Sally McWilliams, Montclair State University
Vol. 28, No. 1 (Spring 2009), 141-163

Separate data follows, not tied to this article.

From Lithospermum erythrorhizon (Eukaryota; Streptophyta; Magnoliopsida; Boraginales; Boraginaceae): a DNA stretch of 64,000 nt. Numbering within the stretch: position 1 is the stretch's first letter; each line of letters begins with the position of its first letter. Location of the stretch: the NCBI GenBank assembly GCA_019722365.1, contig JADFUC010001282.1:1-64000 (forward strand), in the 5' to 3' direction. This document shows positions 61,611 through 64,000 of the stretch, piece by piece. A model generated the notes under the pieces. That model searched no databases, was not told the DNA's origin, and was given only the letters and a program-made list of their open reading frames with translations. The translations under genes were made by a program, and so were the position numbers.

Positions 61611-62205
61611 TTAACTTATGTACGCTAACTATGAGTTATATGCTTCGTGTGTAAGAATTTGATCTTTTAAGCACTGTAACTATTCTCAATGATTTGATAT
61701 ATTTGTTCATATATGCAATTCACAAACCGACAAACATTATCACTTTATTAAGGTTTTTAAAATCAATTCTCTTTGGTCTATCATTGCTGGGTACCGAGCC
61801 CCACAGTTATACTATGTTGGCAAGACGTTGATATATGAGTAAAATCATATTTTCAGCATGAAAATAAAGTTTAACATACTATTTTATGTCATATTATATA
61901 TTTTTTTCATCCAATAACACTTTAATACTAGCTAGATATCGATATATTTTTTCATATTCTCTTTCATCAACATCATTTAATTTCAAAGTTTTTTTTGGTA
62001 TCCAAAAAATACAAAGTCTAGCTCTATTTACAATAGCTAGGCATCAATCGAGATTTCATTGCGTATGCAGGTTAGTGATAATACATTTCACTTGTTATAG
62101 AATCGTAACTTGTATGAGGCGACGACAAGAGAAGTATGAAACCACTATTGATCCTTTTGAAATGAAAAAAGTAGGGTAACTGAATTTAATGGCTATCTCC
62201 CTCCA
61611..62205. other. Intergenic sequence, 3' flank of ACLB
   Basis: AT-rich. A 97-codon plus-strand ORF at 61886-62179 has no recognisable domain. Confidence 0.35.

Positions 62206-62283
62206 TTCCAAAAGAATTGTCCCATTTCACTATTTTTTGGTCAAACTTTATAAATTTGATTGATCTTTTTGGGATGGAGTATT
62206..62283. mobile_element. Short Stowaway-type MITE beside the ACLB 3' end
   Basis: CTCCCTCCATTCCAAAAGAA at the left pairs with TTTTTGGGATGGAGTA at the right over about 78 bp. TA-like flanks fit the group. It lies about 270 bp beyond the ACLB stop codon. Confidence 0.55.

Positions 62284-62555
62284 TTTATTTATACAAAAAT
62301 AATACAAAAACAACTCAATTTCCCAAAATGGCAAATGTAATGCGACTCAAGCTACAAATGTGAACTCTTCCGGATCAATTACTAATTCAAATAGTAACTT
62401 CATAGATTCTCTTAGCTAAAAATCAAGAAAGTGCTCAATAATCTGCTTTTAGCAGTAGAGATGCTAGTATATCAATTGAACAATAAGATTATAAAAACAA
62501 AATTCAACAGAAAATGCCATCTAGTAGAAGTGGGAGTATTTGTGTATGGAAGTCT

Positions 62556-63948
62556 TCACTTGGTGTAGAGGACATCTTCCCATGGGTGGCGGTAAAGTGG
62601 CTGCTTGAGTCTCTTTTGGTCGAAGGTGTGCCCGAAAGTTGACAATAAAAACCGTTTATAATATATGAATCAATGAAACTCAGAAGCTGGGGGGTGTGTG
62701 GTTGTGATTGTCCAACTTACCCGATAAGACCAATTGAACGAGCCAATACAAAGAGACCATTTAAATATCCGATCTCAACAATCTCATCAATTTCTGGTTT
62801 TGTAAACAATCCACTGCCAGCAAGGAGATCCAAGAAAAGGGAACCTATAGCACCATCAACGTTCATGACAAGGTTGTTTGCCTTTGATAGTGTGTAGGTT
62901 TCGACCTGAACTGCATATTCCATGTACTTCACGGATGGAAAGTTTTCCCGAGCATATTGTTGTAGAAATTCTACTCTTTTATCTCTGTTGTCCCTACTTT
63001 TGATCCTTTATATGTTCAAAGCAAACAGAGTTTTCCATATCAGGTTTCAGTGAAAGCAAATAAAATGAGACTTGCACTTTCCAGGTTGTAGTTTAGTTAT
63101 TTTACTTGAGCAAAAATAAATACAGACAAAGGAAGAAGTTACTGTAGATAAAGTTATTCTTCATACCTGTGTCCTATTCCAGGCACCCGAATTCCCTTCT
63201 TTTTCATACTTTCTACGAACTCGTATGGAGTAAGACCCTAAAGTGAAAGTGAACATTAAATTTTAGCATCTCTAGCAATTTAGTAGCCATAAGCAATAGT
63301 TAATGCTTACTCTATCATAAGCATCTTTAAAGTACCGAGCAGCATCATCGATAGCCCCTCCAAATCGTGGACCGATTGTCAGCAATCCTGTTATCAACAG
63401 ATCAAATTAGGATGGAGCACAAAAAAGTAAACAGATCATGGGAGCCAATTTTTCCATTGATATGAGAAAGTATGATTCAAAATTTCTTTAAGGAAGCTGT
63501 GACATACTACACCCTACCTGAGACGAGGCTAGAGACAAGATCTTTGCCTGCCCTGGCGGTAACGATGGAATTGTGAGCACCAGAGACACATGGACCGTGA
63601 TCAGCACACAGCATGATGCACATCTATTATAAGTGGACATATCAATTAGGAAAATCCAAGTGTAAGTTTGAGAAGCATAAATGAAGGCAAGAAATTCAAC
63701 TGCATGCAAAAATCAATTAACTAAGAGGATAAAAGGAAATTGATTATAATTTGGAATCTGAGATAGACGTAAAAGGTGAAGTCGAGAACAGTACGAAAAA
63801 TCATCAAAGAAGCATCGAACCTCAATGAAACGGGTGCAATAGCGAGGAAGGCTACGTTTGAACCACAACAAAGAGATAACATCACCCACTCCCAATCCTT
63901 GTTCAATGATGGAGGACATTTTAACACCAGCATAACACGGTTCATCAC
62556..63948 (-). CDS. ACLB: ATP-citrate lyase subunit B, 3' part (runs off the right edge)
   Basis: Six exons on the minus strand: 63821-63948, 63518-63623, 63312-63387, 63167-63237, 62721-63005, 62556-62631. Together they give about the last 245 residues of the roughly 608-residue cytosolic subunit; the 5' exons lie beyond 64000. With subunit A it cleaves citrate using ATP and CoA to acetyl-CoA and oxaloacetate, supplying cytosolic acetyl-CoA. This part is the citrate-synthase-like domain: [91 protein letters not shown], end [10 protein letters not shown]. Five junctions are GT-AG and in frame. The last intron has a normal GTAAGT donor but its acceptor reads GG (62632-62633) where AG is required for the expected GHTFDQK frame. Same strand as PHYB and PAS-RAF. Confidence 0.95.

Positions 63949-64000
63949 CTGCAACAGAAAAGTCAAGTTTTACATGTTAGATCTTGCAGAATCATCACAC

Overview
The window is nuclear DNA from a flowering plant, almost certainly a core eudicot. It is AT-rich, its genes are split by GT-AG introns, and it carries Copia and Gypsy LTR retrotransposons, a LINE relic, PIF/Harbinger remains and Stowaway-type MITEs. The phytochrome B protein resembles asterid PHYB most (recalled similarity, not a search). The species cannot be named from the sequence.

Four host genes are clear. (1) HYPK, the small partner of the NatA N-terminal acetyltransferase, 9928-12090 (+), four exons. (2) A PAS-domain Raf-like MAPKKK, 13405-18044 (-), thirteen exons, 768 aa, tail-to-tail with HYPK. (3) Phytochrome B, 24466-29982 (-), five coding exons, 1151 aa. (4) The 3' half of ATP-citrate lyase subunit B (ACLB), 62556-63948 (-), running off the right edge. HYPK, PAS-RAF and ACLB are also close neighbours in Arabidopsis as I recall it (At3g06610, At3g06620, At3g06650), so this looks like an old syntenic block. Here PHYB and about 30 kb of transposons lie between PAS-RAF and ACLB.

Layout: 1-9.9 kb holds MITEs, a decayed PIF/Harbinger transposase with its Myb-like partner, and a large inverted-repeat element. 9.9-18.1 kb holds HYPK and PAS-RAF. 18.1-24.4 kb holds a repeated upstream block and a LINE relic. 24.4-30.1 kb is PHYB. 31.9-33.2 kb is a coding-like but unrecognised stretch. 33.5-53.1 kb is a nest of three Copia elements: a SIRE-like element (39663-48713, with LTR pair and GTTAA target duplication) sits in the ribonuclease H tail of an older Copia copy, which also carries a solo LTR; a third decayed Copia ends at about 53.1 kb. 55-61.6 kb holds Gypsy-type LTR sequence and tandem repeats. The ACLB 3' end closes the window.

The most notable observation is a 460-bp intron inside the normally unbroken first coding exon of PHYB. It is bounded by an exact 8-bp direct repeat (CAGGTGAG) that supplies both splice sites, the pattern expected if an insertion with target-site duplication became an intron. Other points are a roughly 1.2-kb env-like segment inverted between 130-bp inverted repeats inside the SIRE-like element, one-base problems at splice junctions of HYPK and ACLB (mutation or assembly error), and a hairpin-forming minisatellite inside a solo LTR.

This essay examines the literary representation of the overlap between event and insidious traumas in Vyvyane Loh’s Breaking the Tongue, while gesturing towards the larger implications that such linkages create for the politics of reading diasporic Chinese women’s literature. It argues that Breaking the Tongue refines and resituates the array of affective and objective responses to traumatic situations by using three specific narrative techniques: nonlinear narrative structure; shifting points of view; and cross-linguistic testifying as technologies of memory. These techniques disrupt any superficial rendering of physical suffering and deconstruct our positions of safety when reading about traumatic experiences. This analysis demonstrates how Loh’s novel produces a powerful feminist intervention into the politics of trauma, its representations, and the production of cultural memory and identity. We are positioned within the language and bodies of trauma to better understand the potential for survival where there is lack, the possibility of healing where there is violence, and the creative energy for change where there is destruction.